Psychiatric Presentation in Wilson disease - Report of Two Cases

Nazariah Aiza H, Aisah AR, Anita C, Yeoh SH, Ng CG


Wilson disease is an inherited metabolic disorder. It is an autosomal recessive disorder caused by mutation of ATP7B gene, which results in excessive accumulation of copper in the body and deposition in various organs. The clinical presentation varies and neuropsychiatric manifestations are common. It is a diagnostic challenge in the initial phase where it mimics other psychiatric conditions and the diagnosis of Wilson disease is based on a combination of laboratory tests and clinical features. Wilson disease treatment comprises of copper chelating therapy such as D-Penicillamine and zinc sulphate wheras the behavior and mood symptoms response well with atypical antipsychotic treatment. The present report illustrates two cases of Wilson disease in middle-aged patients. The first presentation involved changes in behavior and personality. There was some delay in making the diagnosis in the initial stage. Both cases were diagnosed to have Wilson disease after further investigations. Their condition improved with the combination of copper chelating agent and atypical antipsychotic. In conclusion, it emphasizes the awareness of psychiatric manifestations as the initial presentation of Wilson disease.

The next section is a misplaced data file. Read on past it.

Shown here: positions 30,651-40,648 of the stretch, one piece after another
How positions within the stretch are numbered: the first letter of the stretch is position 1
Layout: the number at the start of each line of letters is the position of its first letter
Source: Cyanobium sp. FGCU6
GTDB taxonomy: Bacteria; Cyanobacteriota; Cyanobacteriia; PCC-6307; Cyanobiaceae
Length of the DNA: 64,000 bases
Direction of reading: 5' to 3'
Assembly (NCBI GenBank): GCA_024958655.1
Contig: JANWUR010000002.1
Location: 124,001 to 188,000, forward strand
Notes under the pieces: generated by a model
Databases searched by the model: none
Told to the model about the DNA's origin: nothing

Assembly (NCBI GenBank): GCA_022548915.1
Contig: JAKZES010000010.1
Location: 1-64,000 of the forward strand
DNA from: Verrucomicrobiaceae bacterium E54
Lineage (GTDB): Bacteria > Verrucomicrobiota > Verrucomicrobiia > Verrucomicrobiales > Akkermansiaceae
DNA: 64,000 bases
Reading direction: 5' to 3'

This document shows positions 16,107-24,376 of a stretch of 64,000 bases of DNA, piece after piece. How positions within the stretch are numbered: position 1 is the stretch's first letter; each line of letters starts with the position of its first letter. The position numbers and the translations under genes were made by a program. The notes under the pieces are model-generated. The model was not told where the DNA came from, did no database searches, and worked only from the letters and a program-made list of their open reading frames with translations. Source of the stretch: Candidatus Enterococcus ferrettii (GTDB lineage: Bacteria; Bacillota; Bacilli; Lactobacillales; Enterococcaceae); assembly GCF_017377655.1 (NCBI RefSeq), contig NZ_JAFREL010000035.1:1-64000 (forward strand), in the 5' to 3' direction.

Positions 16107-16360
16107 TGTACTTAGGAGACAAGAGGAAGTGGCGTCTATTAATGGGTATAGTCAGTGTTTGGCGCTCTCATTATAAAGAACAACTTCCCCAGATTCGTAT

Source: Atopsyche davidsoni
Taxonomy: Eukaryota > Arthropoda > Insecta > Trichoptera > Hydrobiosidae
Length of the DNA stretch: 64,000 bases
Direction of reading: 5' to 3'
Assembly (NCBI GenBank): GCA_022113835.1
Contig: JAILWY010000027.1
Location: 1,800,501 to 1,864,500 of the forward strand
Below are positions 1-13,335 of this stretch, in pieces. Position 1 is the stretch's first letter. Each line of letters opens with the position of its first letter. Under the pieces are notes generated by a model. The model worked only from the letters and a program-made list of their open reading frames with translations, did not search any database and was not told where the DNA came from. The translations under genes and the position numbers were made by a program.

Wilson disease, Psychiatric manifestation, Atypical antipsychotic, Chelating therapy

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